Carolyn Quinn is one of the most capable female journalists that the corporation has produced. Tellingly in the eyes of some, she has made her way in radio rather than television, unlike Montague. She broke into the business by volunteering for hospital radio shifts while working as a ward clerk. Then came long years at Radio Solent. Quinn has now been a BBC political correspondent for a decade; she was one of the first journalists to get a microphone under Tony Blair's nose when he became Labour leader. Eventually, she worked her way up the pecking order to become co-presenter of PM, and there she might have unthreateningly remained. However, perhaps in pursuit of pre-charter-review efficiency savings, PM was suddenly turned into a one-person operation. And the one person involved was going to be a man (Eddie Mair of Broadcasting House). Quinn was left as high and dry as a double-decker conductress whose route has been assigned to a bendy bus. She became that most threatening of creatures, an unattached female. Whither would she drift, but towards that tantalisingly empty slot in the early mornings?

Montague successfully gave birth on the day Lord Hutton reported. However, from Quinn's first shift on Today, it was apparent that even if baby was doing well, mother had cause for concern. The PM reject slipped from drive-time to breakfast broadcasting as if created for the latter. Warm but tirelessly professional, Quinn excelled on every front. Even more important was her utter and instant absorption into the peculiar chemistry of the Today presenting line-up. Feedback from the programme's usually hard-to-please audience was ecstatic.

Montague's backers reasonably point out that while assertiveness is praised in men, assertive women are often accused of shrillness. Unfortunately, Quinn manages to project autho- rity without ever attracting any such complaint. Already, she is listed on Today's website as a full-blown member of the presenting team, alongside the regulars Humphrys, Jim Naughtie, Edward Stourton - and Montague. Yet the line-up is supposed to have only four members.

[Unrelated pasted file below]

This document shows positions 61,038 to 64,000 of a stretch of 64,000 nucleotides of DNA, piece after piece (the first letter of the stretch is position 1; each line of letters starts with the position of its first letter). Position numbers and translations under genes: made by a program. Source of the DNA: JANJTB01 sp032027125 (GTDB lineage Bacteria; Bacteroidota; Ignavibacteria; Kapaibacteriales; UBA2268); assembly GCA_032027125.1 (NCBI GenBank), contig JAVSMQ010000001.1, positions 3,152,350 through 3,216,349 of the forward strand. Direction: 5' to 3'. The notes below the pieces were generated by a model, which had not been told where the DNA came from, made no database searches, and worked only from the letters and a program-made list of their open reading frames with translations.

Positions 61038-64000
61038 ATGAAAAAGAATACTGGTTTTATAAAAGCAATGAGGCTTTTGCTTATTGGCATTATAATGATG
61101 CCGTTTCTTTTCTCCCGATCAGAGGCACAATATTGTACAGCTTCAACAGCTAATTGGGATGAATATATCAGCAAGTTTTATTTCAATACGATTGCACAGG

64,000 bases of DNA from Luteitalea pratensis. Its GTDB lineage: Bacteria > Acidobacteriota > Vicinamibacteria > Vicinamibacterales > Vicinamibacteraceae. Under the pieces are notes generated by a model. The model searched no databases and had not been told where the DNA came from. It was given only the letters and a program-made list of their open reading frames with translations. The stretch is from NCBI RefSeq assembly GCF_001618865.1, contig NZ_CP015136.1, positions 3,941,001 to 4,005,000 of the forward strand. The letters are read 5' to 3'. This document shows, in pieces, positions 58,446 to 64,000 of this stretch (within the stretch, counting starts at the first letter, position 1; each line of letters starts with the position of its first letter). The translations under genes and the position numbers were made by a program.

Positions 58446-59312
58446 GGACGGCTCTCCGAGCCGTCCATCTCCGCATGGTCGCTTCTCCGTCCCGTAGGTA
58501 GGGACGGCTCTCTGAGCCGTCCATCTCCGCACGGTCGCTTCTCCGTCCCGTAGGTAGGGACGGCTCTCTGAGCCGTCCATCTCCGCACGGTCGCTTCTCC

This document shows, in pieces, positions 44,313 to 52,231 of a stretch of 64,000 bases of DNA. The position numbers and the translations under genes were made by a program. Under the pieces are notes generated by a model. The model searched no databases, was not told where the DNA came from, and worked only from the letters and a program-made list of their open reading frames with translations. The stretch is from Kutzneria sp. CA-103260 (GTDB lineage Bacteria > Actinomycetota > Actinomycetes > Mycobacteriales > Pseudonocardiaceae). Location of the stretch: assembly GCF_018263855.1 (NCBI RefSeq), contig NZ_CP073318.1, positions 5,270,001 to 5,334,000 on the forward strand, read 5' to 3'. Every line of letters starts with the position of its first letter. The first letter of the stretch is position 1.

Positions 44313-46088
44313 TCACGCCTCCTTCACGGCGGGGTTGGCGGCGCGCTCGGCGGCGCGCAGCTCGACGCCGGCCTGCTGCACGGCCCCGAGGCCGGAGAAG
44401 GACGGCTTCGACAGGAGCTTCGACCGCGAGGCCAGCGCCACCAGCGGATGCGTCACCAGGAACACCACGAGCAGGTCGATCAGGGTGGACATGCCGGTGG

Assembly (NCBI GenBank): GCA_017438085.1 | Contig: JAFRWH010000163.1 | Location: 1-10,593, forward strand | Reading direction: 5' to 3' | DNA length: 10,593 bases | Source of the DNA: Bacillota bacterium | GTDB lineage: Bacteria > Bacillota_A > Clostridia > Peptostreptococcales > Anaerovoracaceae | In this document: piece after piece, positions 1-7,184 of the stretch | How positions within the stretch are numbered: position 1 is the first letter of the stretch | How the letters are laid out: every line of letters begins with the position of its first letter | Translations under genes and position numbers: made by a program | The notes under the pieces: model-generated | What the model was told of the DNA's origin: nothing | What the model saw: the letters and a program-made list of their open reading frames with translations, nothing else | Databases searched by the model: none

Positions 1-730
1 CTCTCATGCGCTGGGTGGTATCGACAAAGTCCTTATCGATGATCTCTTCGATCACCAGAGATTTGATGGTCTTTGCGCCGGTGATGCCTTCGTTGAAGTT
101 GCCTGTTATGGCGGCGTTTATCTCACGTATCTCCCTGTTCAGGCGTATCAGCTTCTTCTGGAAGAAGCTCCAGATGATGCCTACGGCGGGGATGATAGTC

Perhaps, however, the teatime refugee is put off by the early starts? You must be joking. Quinn thinks she's died and gone to heaven. She explains: "I can be talking to a world leader one hour, and having a discussion about falling hanging baskets in East Anglia the next, and still have time to attempt to coax some words out of Butch the Bullfinch. Where else could that happen?"

Montague is due to return to work any time now. Though she is only on a freelance contract, she will remain unassailable as long as she enjoys her editor's backing. However, Marsh is to be hauled before the BBC disciplinary tribunal set up in response to the Hutton report. Since the Andrew Gilligan affair happened on his watch, he could face, if not dismissal, at least a transfer to a less high-profile post.

At this point, Montague's prospects would start to look less certain. Marsh's enthusiasm for his protegee is not thought to be shared by his own bosses, Helen Boaden, controller of Radio 4, and Jenny Abramsky, the director of radio. Both of these stern taskmistresses are considered particularly impatient of any female failing. A new programme editor would need to keep them sweet. In such circumstances, would Quinn inevitably triumph over Montague? Or would the new mum have to contend with an even more alarming possibility?

Last month the mighty Sue MacGregor made her first live radio broadcast since leaving Today. She stood in for Andrew Marr on Start the Week, and her performance in this rather demanding role was considered electrifying. Still only 62, she now asks, "Was I mad to give up the best job in radio?"

Were MacGregor to return to the breakfast-time airwaves, Today's male presenters might not be quite as overjoyed as their listeners would undoubtedly be. MacGregor was not just a stickler for truth, quality and impartiality; she also demanded a fair share of the top interviews. Yet if Today were to suffer the further indignity of losing its editor, what could do more for its bruised image than the return of its lost dominatrix?

Welcome back to the studio, Sarah.